‘Evita’ mesmerizes with intriguing musical performances


The cast of “Evita.” Photo by CHELSEY BURGESS

“PERÓN! PERÓN! PERÓN!” The chant reverberated in my head long after the school’s spring production, “Evita,” was over, prompting me to spend the next hour sitting on my couch, googling all there is to know about Eva Duarte de Perón.

“Evita” chronicles the early life, rise to power and eventual death of the Spiritual Leader of Argentina, Eva Perón. Although despised and criticized by the wealthy bureaucrats of Argentina, Perón was widely revered by the descamisados, “shirtless ones,” for her charity and philanthropy work towards the poor. She is sort of like Argentina’s Susan B. Anthony, as she was a staunch women’s suffrage advocate.

I learned all this from sitting in my seat 10 minutes before the show started. There was a slideshow of Eva Perón’s pictures followed by various quotes of hers projected onto a white screen pasted on stage. I was intrigued, and immediately pulled out my phone to search more about this woman, hopefully enough to understand the play even further. Looking up at the stage a split second before the dimming lights commenced the show, I noticed the Argentinian flag displayed on both sides of the stage. A nice touch, I thought, to emphasize the setting of this play.

If feelings can take the place of thoughts, then “chills” is all I thought. The train of words traveling through my head hit a bomb and exploded as soon as the chorus mourned Evita’s death with the sepulchral hymn, “Requiem for Evita.” Immediately, the cold, involuntary sensation filled me up head to toe and all I could think of was how chilling this was. It only continued from there.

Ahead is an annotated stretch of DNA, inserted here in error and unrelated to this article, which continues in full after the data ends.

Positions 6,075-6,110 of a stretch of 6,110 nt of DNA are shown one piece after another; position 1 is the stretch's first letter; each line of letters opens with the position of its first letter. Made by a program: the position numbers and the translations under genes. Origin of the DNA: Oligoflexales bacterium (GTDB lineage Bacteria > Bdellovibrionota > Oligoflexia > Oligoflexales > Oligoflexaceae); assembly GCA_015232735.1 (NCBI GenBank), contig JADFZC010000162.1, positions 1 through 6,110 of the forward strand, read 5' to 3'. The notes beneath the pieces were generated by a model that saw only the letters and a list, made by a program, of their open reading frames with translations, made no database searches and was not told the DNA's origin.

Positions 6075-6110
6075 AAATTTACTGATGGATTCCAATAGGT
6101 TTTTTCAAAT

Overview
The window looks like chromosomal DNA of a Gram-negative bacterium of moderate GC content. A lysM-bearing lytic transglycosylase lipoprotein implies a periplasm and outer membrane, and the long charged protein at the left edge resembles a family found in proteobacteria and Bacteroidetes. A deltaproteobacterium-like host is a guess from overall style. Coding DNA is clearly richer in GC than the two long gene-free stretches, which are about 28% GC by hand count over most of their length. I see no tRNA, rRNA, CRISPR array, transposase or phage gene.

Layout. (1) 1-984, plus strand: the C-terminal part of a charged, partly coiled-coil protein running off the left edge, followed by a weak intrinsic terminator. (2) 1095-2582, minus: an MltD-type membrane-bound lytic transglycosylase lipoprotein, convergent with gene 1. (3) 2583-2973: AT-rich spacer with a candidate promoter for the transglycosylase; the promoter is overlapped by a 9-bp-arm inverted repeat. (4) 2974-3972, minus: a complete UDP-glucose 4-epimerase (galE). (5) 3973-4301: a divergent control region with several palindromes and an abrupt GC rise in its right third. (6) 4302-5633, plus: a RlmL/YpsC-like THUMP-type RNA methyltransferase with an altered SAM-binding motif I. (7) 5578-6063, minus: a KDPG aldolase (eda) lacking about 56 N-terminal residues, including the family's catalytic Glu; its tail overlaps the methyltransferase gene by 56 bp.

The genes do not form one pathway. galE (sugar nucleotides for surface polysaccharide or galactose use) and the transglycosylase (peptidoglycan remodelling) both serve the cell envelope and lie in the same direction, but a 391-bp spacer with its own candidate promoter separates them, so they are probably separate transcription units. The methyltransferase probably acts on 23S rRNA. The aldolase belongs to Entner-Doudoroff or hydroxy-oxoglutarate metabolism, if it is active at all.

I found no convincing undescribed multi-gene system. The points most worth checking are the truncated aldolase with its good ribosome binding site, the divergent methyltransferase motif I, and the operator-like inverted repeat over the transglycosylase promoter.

As far as I’m concerned, the stars of the show were Migaldi (Jonah Petty) and of course, Eva Perón (Casey Borghesi). As soon as Petty belted out “Night of a Thousand Stars,” my ears were seduced. His singing is flawless, the depth and feeling in his voice touched my soul. He was a mini Michael Bublé, with his 40s-esque hairdo and suit in this contemporary world. Borghesi, however, is quite possibly the sole reason I sat through the whole show. I was pretty much waiting for her to beautifully serenade the audience with lyrics depicting Eva Perón’s plight the whole time. I’m no expert on singing, but the notes she hit and fluttered through resonated very smoothly with me. Her voice is the essence of ear candy.

The acting itself was nothing spectacular; it was as usually would be expected with a talented school-play cast. By no means was I blown away by it, but the performance was commendable, don’t get me wrong. If anything was extraordinary, however, it was facial expressions. With Borghesi, Petty, anyone in the chorus — the facial expressions were as accurate to any emotion depicted in the musical as it could be. I really knew who was sad, angry and elated. I knew who was frustrated, contemplating or even about to roll their eyes.

The costumes were a visual treat. It was impeccably 1940s. All the girls looked adorable with floral printed dresses and the modestly-heighted black heeled shoes iconic of the time period.

I left the theater far more curious about Eva Perón, and even more in love with 1940s fashion. The only real flaw with the play was not being able to understand some of the dialogue. Nothing was spoken, it was all sung, so depending on the tempo I couldn’t understand anything at all. It is hard to figure out what is going on at times, unless one knows Eva Perón’s story.

Google Eva Perón, and then come see the show. It is well worth your time and the music is more than a pleasure to sit through. The play runs from March 6 through 8 at 7 p.m., with a matinee showing on March 8 at 2 p.m. Tickets are $12 regular admission, and $8 with an ASB card.